The result was widespread devastation. In the ensuing decades, millions of people (mostly black and brown men) would have their lives drastically altered by cannabis policy. Many would become lifelong victims of the system, and still others would die in prison, having never seen their loved ones again.
To understand the intersection of Black History and cannabis, it is crucial to understand that the War on Drugs was not a war at all. Rather, it was a public relations campaign conducted at the highest levels of American power—one which lasted half a century, ruined millions of lives, enriched a small group of prison and criminal justice profiteers, made cannabis inaccessible to suffering patients who could have been helped by it, and artificially created the massive racial inequalities that persist in the areas of justice, education, opportunity, and wealth to this day.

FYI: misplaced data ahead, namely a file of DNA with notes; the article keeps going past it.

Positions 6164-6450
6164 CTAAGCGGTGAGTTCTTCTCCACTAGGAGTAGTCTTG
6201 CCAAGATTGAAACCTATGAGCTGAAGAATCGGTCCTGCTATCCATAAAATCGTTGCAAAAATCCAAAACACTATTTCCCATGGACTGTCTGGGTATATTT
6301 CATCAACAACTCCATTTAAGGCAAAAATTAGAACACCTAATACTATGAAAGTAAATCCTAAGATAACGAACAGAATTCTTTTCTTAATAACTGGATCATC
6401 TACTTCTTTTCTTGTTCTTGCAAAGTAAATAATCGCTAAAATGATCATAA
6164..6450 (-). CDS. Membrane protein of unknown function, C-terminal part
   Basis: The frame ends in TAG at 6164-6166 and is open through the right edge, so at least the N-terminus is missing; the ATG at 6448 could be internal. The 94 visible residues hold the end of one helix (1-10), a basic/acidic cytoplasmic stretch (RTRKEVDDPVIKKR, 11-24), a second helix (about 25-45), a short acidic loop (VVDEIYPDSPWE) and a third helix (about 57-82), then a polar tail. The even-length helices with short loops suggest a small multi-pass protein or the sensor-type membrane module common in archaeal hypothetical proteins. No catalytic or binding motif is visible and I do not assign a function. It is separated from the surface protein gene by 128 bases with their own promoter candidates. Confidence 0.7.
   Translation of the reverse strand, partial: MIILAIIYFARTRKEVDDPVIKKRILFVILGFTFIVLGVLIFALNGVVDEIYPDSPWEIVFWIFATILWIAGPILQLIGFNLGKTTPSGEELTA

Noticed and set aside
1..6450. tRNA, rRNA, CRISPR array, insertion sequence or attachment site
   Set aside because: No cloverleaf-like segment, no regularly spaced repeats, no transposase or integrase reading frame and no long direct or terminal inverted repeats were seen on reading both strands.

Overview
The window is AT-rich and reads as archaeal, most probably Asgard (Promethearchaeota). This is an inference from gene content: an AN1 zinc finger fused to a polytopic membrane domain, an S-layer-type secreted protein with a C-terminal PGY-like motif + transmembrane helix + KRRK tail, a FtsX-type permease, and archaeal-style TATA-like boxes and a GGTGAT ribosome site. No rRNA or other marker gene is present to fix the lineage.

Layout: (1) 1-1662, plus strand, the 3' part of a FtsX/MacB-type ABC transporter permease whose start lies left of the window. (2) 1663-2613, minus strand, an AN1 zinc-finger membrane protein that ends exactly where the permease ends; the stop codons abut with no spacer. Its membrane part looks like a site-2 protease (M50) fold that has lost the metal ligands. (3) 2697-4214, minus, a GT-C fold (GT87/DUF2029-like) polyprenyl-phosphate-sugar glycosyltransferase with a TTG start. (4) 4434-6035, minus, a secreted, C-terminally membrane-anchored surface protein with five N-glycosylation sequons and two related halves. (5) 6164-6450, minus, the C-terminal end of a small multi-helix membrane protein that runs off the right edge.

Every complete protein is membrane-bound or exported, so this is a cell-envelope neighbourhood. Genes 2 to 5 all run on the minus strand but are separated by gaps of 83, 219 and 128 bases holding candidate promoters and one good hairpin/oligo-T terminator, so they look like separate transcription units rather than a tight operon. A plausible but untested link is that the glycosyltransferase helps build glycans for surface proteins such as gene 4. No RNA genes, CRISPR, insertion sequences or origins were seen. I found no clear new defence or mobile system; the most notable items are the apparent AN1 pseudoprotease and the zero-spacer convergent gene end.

Cannabis and the Future of Black History
The role of cannabis in Black Culture today is a somewhat contradictory one. While a lot of black celebrities and influencers (rappers and musicians most ubiquitously, but also athletes, actors, and even politicians) openly endorse and celebrate cannabis, many other black people remain unfairly imprisoned for cannabis offenses. Everyone from teachers and politicians to senior citizens and police officers themselves can now safely enjoy cannabis in legalized states from coast to coast. Yet, some black men remain incarcerated in some of those same states for victimless offenses like smoking a joint or transporting cannabis across town.
The varied cannabis laws from state to state have resulted in a strange situation where some black entrepreneurs are now able to cash in on their cannabis knowledge by starting successful businesses, while in other states where cannabis prohibition endures, black people continue to be arrested for cannabis crimes at an elevated rate. Even in fully legal states, however, black businesspeople are encountering significant financial and social barriers to entering the retail cannabis space.